July 11 saw Hennops Blue Horizon and Fresh pay a visit to the outlet of Olifantsfontein Wwtw. This is a report issued to the Department of Water Affairs by Willem Snyman from Fresh: ‘Regarding the section 19 directive issued to ERWAT at Olifantsfontein on 28/5/2018 ref 16/2/7/A210/N11/x1 due to non-compliance.
Following up on the repeated ongoing complaints by the public over the quality of effluent from the Olifantsfontein Wwtw that have been made recently and published widely on social media. Due to the categorical denial by ERWAT of any pollution saying ‘it’s impossible’, a fact finding meeting was held yesterday to ascertain the truth.
Called by Save the Hennops Shane Gouldie, with NGO’s Hennops Blue Horizon and FRESH, as well as City of Ekurhuleni Councillor Derek Thomson, Graham Gershbach MPL and Gert Visser Cclr Ward 65 present.
We walked to the outlet of the Wwtw and were shocked at the huge volume of foam present there as well as the strong odour.
Clearly this effluent is not clean as is being claimed by ERWAT, which they say is being independently tested, and it still looks the same as two months ago.
The kilometer long sludge filled trench has at least been closed but in a very haphazard way with liquid still oozing out, and no restoration of the bank.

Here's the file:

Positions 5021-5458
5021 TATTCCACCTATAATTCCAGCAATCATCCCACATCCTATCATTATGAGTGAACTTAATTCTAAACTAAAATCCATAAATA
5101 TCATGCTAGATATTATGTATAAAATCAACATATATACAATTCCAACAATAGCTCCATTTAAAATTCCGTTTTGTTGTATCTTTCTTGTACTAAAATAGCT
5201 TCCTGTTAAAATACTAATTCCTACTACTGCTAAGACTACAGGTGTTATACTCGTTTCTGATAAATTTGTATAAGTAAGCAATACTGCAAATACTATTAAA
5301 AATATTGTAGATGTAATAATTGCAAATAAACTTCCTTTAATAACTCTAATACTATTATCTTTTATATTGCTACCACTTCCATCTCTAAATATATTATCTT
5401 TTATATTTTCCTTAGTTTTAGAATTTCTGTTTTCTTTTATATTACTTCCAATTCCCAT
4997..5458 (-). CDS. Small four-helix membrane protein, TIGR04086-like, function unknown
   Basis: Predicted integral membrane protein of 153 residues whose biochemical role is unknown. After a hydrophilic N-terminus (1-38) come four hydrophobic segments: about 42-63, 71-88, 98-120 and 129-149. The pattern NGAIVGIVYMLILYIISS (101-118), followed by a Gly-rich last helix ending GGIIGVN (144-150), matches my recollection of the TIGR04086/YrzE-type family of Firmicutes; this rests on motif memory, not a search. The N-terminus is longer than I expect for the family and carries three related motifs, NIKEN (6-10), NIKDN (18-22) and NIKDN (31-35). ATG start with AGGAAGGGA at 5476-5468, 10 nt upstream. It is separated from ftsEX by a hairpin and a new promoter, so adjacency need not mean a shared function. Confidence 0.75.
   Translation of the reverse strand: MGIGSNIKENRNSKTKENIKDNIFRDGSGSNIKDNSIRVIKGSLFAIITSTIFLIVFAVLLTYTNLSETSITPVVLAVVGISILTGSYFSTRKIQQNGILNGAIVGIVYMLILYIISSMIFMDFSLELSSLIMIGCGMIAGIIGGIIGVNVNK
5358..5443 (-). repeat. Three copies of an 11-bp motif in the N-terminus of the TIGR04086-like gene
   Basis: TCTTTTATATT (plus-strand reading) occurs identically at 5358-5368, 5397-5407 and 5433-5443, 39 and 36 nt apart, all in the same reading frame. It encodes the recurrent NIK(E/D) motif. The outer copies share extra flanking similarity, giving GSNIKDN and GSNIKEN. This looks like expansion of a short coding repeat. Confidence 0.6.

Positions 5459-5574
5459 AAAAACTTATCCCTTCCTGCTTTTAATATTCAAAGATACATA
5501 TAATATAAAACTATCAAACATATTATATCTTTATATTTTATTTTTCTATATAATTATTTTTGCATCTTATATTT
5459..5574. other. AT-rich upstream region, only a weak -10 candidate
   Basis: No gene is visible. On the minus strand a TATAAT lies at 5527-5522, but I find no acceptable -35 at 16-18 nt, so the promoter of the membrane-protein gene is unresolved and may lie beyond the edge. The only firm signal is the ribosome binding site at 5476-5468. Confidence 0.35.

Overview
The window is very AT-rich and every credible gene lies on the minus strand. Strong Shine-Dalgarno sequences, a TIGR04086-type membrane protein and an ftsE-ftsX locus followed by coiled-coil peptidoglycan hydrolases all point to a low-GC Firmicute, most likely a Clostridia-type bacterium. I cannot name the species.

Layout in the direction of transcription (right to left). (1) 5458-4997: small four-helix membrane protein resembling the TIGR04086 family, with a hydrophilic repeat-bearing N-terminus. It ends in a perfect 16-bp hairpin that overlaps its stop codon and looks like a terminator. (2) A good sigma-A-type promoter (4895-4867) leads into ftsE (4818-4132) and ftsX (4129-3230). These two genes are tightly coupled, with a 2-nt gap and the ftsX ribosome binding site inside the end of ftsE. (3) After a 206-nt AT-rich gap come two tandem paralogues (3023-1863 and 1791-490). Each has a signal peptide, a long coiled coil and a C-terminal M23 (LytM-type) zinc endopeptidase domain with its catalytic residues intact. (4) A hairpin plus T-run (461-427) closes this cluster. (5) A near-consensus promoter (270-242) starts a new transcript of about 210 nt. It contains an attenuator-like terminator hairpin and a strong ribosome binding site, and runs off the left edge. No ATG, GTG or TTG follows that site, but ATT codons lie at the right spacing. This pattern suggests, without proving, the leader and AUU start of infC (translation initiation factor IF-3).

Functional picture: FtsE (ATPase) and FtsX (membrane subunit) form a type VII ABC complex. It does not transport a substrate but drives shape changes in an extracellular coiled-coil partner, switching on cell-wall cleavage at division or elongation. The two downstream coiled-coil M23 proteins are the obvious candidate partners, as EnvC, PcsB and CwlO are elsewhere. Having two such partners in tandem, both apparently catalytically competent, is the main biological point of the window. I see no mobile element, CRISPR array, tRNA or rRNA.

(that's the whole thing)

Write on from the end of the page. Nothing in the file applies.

There are still many unanswered questions remaining here.
Why was this trench dug? With eyewitness reports of it often filling up with sludge and overflowing into the stream, why do they deny any involvement in the river regularly turning black?
How can their effluent be tested as clean when it is obviously so filthy, and how can they deny any part in the constant foaming of the river when there is so much foam present at their outlet? ERWAT ascribes this to turbulence.
These are unresolved problems going on for a decade now.
It is unclear why this 100 mega-litre plant, with a monthly budget of ten million, cannot achieve compliance standards. Comparatively the 70 mega-litre Sunderland Ridge Plant, that is also under standard, only operates at three million a month. Huge amounts of tax money is spent while our fountain rivers are being polluted and no accountability taken. Such devastating destruction when there are much cheaper and more effective alternatives of bio-remediation available.
We would also like to call on the DWA to raise the standards of treatment works to prevent chemicals like anti-retrovirals affecting the endocrine system of the animals in the Rietvlei Dam, a source of drinking water for Centurion. Also for the removal of heavy metals and hormones. These pollutants can be treated by polishing plants and wetlands at outlets and will save our delicate aquatic ecosystems.
As custodians of our rivers we plead with the DWA that these longstanding sources of pollution be stopped immediately, to save the last endangered life in the Hennops. This river flows through densely populated areas as well as protected nature reserves, and is of great historical and cultural heritage value.’